Intense conflict has abounded at school board meetings across the nation in recent years as parents have sparred over COVID mask policies, teachings on race relations and approaches toward LGBTQ issues.
We’re pleased that the Indiana House of Representatives failed to add another layer of friction this week by effectively killing a bill that would have allowed the state’s nonpartisan school board elections to become partisan affairs.
Sadly, that doesn’t mean the issue is going away. Some conservative Republican lawmakers seem intent on bringing the idea back, possibly even this year, to allow school board candidates to run under party labels.
We think it’s an ill-conceived notion, especially as it was proposed this year.
House Bill 1428, authored by Rep. J.D. Prescott, R-Union City, would have allowed each of the state’s nearly 300 school districts to hold voter referendums to decide whether to require candidates to declare a political party or independent status.
That would have resulted in a confusing and unnecessary patchwork across the state, with some school boards turning partisan and others keeping the status quo. But we also object to the bill’s basic move to further inject partisan politics into what are already volatile school board debates.
What ultimately doomed the bill, however, was the House GOP’s disagreements over whether to have school board candidates go through party primaries or only be listed by political party on the November general election ballot, the Associated Press reported.
“It’s hard to find that sweet spot,” House Speaker Todd Huston told reporters on Monday. “We didn’t quite get it this year.”
We believe the only sweet spot is to drop the idea. Parents who are not overtly partisan or political should be allowed to run for school board without having to declare a political party preference or be beholden to party bosses pushing a particular political agenda.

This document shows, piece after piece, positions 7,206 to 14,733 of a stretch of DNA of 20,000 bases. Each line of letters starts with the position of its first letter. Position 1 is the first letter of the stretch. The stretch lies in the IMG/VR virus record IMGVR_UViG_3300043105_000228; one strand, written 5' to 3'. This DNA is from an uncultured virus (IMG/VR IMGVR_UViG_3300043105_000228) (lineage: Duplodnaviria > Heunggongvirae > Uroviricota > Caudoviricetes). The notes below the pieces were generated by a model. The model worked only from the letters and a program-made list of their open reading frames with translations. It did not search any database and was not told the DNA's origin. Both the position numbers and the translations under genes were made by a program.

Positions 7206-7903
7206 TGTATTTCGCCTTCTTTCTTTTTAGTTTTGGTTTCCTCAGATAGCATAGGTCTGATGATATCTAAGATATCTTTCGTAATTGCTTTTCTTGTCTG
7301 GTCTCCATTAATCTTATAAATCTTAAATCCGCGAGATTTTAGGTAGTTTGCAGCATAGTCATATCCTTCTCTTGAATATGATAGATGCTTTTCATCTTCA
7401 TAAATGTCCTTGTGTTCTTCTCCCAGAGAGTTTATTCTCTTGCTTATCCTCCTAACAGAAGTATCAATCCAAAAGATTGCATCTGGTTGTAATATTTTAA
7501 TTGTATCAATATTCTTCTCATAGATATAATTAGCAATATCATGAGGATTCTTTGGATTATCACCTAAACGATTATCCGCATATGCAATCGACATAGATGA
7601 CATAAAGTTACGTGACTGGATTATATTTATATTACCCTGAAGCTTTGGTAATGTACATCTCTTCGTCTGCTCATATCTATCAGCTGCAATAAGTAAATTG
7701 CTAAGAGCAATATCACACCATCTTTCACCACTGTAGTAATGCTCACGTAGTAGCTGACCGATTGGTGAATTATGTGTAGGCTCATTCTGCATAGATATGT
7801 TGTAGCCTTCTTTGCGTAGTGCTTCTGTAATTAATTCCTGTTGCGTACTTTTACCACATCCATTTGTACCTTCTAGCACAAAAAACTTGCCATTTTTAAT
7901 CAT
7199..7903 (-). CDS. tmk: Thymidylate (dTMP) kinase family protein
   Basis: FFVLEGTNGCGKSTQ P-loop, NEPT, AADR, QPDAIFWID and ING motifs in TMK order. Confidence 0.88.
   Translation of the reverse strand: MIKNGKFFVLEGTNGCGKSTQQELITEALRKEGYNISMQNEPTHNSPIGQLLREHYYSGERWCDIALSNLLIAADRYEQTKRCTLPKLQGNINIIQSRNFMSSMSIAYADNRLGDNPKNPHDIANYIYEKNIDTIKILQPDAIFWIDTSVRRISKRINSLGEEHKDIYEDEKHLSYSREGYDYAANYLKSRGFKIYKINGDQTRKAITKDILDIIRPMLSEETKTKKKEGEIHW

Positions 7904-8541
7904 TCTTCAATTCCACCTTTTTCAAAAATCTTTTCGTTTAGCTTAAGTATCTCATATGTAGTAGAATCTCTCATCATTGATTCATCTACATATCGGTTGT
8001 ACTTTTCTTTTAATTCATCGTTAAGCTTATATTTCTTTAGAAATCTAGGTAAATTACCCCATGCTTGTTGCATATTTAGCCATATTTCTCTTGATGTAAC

Supporters of the move suggest that adding an R or D behind a candidate’s name will make election choices more transparent. We believe it’s hard enough to enlist qualified school board candidates without forcing them to add another pressure point to the many others they already must face.
Just consider all the tumult that Carmel Clay Schools board members had to endure in 2021, when members of the public interrupted board meetings by reading from school library books they found objectionable or presented other lengthy statements.
At one meeting, a man was arrested after a gun fell from his pocket. The board then added metal detectors to screen future meeting attendees and temporarily suspended public comment.
Adding explicitly partisan politics to make school boards more like a bitterly divided Congress certainly isn’t going to calm the situation. Partisan politics at the state and national levels already have caused deep enough divisions among the citizenry, and there’s no need to do more to spread the discord.
That’s why Indiana should stay among the 41 states that require nonpartisan elections for school boards, and the Legislature should abandon the idea altogether.